Authentically embedding oneself in a community requires understanding the people that comprise it. It’s a notion Citizens Bank is taking to heart this year amid its expansion into the New York metropolitan area, where it aims to support the economic health of residents. Following the acquisition of Investors Bank and HSBC’s East Coast branches in February, the brand has been intentional about getting to know the neighborhoods it now operates in. Case in point: Citizens spent 400-plus hours interviewing more than 5,000 New Yorkers from all five boroughs about the city’s resiliency, diversity and idiosyncrasies—then turned the content into a free 10,000-square-foot “Living Portrait” multimedia showcase celebrating everything that makes the Big Apple tick.
The Living Portrait of NYC, open Sept. 18-27 in New York’s Flatiron District, was first promoted through a handful of events hosted within the activation footprint for a selection of Citizens’ business and consumer clients. Then the brand opened the experience to the public, offering four rooms that broadcast content from its interviews in various formats, and peppered with surprise live performances by more than a dozen artists from across the city. Among them: dancers, subway artists, puppeteers, balloon performers, jazz musicians and even a rapper/singer/storyteller/poet, all offering their own interpretations of life in New York.
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“What’s critical about Citizens is we’re big enough as a super-regional bank that we have great digital tools, that we’re thinking in a modern, analytic-driven way about how we help our customers,” says Beth Johnson, chief experience officer at Citizens. “But we pair that with the community to have impact. So the [Living Portrait] itself is a celebration of that ability to use modern tools, but still bring people in from the community in person, to show that we can work across those two areas to offer the best value for our customers.”
The first room of The Living Portrait was evocative of the New York Stock Exchange with tickers displaying digital stats in all directions about New York’s various neighborhoods. Like the fact that there are 145 pizza restaurants in the borough of Queens, alone. Or that New York City has the lowest divorce rate of any major U.S. market (say what?).
In the second room, attendees experienced audioscapes in a dark environment where spotlights shone down from the ceiling. By standing under each of the light beams, participants triggered an audio story from one of Citizens’ interviewees, from artists to small-business owners, explaining their journey to and through New York City.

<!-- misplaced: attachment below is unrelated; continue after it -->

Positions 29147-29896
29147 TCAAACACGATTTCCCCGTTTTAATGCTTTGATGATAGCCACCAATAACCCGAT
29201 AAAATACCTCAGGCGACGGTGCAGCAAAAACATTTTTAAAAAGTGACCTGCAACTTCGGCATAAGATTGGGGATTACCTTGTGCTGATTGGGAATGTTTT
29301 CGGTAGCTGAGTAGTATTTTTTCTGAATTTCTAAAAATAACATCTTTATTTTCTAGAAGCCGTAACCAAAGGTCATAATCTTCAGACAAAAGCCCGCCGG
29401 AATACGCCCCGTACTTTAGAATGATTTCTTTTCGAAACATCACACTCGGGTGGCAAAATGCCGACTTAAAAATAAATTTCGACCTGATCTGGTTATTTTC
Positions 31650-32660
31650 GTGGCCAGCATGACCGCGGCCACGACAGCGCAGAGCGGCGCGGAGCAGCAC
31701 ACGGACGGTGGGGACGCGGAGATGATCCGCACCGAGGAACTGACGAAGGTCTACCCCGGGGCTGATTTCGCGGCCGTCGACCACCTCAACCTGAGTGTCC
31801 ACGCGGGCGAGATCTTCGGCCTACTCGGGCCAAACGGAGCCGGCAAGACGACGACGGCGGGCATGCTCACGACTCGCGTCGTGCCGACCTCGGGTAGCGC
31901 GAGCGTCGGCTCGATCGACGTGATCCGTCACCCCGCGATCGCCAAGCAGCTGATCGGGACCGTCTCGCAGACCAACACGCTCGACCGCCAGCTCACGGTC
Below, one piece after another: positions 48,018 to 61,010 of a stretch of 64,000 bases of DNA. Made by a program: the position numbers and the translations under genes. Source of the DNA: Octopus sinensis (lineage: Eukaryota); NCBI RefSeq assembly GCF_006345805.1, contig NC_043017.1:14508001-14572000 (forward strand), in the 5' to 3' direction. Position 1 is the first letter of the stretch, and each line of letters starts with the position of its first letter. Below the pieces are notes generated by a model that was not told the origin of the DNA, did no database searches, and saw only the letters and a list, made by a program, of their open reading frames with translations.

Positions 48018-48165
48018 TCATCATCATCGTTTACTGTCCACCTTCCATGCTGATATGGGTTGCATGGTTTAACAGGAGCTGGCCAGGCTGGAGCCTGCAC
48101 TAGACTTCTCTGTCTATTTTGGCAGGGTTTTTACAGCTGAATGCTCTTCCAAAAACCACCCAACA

The third room encompassed an emotionally driven multimedia experience that captured the synchronicity and diversity of 24 hours of life in the city. The majority of attendees sat down to watch the entirety of the nine-minute video loop, demonstrating just how impactful the footage was, Johnson says.
And finally, in the fourth room, attendees got a chance to become a part of The Living Portrait of NYC themselves. After answering a few questions and having their photo snapped, participants were incorporated into the moving portraiture displayed on the walls. Before leaving, they could scan QR codes that linked to their digital assets, and more information about the bank’s services.
For Johnson, The Living Portrait was a key part of the brand’s broader strategy for connecting with and supporting New Yorkers and their unique financial needs. In the months leading up to the showcase, Citizens partnered with local organizations like Ukrainian National Women’s League of America, Think!Chinatown and Rockaway Development & Revitalization Corporation to boost neighborhood revitalization, small-business support and economic development around the city.
“We got involved in New York and our communities with this crescendo event, and we’re so proud of The Living Portrait, but we’re going to continue to stay involved,” says Johnson. “You’ll start to see us popping up sustained in other brand messaging in New York and continue to have community involvement. So [the showcase] was a piece of the puzzle—an important one—but not the full puzzle.” Agencies: Ogilvy; RadicalMedia.
Spin Through The Living Portrait:
Photo credit: Katie Thompson